By Kyle | February 5, 2009
Department of possibly-alarming-but-probably-fictitious trends: men’s shirts for spring are going to be offered in lilac, pink, orange and cobalt. Color me skeptical: real men don’t wear lilac. These shirts are going to be piling up unsold. I and most guys I know will not be seen pimped out in orange or yellow. (Although cobalt blue doesn’t sound that different from the French blue shirts of the 90s, which I like.)
By Kyle | February 3, 2009
Come on America, are you that hard up? Are you really eager to wait in line for hours to save six bucks on breakfast? More on the wacky Denny’s Super Bowl promotion.
By Kyle | January 20, 2009
First order of business for the new administration: maybe suing Pepsi for trademark theft! Weirdly, Pepsi has turned a chunk of its website over to politics.
By Kyle | January 17, 2009
After months of dithering, “Mad Men” creator and showrunner Matthew Weiner has re-upped. The show had already been renewed, but Weiner apparently wanted a better deal and now he’s got one. Weiner’s writers are going back to work on Season Three. Onward, Don Draper.
By Kyle | January 16, 2009
Inside Burger King’s bizarre campaign, in which it promised to give a hamburger to anyone who unfriended ten people on Facebook. The BK Lounge has pulled the promotion. Looks like we know what their special sauce was, though…hostility.
By Kyle | December 2, 2008
Did you know Zima is finally dead? Apparently it has been in a coma since about 1996 but MillerCoors finally pulled the plug this fall. I enjoyed the one bottle of it I ever drank, after a trillion-dollar ad blitz back in 1994. It was better than Miller or Coors, not to mention any of those foul Canadian brews or the putrid Rolling Rock. But ultimately it was too girly for its own good.
By jic | October 26, 2008
Dr Pepper are keeping their promise to give everybody in America a free drink if Guns N’ Roses release Chinese Democracy this year. I bet they thought that actual democracy in China was more likely than them having to pay up.
By Kyle | September 26, 2008
Kyle Smith review of BOOGIE MAN: THE LEE ATWATER STORY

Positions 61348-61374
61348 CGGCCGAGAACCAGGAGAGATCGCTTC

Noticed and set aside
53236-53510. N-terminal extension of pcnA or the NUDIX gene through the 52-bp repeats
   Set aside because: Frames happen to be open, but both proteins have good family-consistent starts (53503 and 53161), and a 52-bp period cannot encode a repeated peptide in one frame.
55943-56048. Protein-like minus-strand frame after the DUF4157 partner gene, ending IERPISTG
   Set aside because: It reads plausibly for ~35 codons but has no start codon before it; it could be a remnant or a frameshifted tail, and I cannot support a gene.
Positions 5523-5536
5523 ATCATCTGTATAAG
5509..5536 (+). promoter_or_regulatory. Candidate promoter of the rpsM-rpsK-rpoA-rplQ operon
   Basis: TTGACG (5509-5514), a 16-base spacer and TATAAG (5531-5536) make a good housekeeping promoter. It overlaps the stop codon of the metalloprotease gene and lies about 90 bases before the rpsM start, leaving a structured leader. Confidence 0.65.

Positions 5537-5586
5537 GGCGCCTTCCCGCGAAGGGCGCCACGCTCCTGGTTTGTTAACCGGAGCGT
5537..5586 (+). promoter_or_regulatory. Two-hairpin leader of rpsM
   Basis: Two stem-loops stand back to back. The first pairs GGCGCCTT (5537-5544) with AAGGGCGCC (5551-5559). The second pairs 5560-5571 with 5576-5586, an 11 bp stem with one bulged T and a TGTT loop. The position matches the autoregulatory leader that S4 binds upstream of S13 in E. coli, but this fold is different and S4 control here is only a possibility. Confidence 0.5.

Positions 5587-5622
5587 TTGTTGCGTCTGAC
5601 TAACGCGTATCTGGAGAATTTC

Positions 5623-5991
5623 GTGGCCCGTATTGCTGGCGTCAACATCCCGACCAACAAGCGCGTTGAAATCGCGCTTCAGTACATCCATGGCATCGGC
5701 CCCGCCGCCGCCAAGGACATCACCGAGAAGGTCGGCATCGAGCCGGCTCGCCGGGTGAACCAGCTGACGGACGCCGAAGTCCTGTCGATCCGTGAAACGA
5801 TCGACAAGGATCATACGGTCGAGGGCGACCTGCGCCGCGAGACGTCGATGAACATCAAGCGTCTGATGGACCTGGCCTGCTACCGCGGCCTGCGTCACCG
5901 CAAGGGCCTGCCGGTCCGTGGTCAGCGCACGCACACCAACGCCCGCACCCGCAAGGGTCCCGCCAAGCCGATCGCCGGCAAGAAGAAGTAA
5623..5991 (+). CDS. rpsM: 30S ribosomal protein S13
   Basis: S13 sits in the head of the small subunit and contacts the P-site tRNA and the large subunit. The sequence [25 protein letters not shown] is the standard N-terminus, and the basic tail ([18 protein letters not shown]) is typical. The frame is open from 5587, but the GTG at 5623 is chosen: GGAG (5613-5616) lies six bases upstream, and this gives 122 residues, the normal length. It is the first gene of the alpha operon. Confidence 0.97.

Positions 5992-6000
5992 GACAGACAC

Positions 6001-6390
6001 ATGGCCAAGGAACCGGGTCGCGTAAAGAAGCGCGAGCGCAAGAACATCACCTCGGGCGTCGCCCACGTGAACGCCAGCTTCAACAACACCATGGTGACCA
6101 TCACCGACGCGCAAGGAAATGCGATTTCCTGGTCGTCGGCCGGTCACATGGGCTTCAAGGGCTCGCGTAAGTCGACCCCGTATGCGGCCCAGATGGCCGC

1 star out of four
Lee Atwater, the wunderkind 1980s political operative who helped get George H.W. Bush elected, was guilty of smearing, fomenting racial antagonism and name-calling. Or so says “Boogie Man,” a documentary that uses against him images of lynch mobs, decades-old racist comments of his onetime boss Strom Thurmond and a clip of Bryant Gumbel calling him “the architect of the evil campaign.” Read the rest of this entry »
By Kyle | September 12, 2008
My essay on “Mad Men” is up at Culture11.com.
By Kyle | August 27, 2008
So screamed an unruly mob of protesters who reportedly swarmed blogger and columnist Michelle Malkin at the Denver convention. I am always puzzled when our liberal friends say to us things along the lines of, “Shut up!” or suggest bumping up our eventual appointment with the Grim Reaper. What exactly is American about suggesting that people who disagree with you be silenced? Why are so many liberals so unhinged at the idea of debate and discussion, and that the most persuasive ideas in the marketplace will win?
Barack Obama has sicced his lawyers on a group that ran an anti-Obama ad, suggesting that they need to cease and desist but without questioning any assertions of fact in the commercial, which simply highlights Obama’s longstanding ties with ex-Weather Underground terrorist Bill Ayers, at whose home Obama once launched a political campaign.
I think the answer is that liberal writers and activists, unlike conservative writers and activists, live in a cocoon in which no opposing views are ever aired. It’s pretty easy to only see the liberal TV newscasts since most TV newscasts are liberal; it’s pretty easy to read only liberal newspapers since most newspapers are liberal; it’s pretty easy to see only liberal-themed movies since most movies with a political message are liberal (and when a conservative one comes along, like “The Dark Knight,” it’s so rare that the liberal tendency is to maintain that calling it what it is is reading too much into it). Because of this comforting, warm, womblike existence, it’s genuinely shocking to realize there are people who disagree completely with your most cherished (and least questioned) assumptions.